Many readers are grateful to Drabble for her editorship, in 1985 and again in 2000, of the superb fifth edition of The Oxford Companion to English Literature. Since 2000, Drabble has published five more novels (including the new one), a memoir, and an edition of her short stories. Of her recent novels, perhaps the most striking is The Red Queen, a beautifully structured, though again not conventionally plotted, book. It concerns the late-eighteenth-century Korean crown princess of the Choson dynasty, the Lady Hyegyong, whose story Drabble has fictionalized from her memoirs; and a wholly fictional twenty-first-century English academic, Babs Halliwell, whose trip to Seoul for a conference about bioethics is relentlessly observed and indeed narrated (not always sympathetically) by the disembodied ghost of the same Korean princess.
The princess’s story (“Part One: Ancient Times”) is one of court intrigue, madness, and survival in the face of terrible violence and fear. The princess’s husband, the Crown Prince Sado, slowly goes mad, chafing under the bullying of his father, the king, and develops a complicated phobia about his clothes. The princess says:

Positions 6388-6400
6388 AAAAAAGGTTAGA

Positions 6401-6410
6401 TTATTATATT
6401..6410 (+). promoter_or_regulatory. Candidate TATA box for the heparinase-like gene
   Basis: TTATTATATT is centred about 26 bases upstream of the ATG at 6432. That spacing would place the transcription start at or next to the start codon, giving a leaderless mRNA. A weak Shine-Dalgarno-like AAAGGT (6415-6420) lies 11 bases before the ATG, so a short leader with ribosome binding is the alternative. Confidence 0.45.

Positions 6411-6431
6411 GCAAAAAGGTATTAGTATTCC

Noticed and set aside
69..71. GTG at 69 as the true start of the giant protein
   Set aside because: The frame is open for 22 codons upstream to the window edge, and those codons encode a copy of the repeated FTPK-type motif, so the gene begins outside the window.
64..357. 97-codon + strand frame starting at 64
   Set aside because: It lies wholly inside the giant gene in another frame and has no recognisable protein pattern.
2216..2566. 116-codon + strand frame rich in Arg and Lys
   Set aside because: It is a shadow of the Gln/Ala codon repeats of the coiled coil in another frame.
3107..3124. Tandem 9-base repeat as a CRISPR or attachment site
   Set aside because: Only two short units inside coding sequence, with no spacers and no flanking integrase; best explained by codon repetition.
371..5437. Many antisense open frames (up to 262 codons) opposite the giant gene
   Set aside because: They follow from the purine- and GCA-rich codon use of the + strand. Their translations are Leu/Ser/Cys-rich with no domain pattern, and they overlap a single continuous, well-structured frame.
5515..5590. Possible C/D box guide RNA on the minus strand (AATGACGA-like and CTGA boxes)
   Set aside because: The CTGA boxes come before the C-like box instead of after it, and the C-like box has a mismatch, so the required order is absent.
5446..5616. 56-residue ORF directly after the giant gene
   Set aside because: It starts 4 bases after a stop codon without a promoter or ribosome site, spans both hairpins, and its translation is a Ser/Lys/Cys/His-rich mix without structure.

“Himatiophobia,” I have seen it called, in English, in one of the translations of my works. But I do not think that this is a word commonly recognized in the medical or psychoanalytical lexicon.
I had my own theory about Sado’s phobia. Its source lay in his father’s wrath. To me this followed, as the night the day. The craziness with which Sado slashed his clothes was caused by King Yongjo’s incessant criticisms of his son’s appearance.
Drabble has chosen to make the Lady Hyegyong a mysterious spirit, apparently narrating her memoirs from a timeless ether: she has access to libraries and the Internet, she ventures anachronistic explanations for what she once could not name, suggesting elsewhere that her husband was “obsessive-compulsive,” and her father-in-law “neurotic,” and pondering the implications of the kind of genetic advances that the conference on bioethics debates.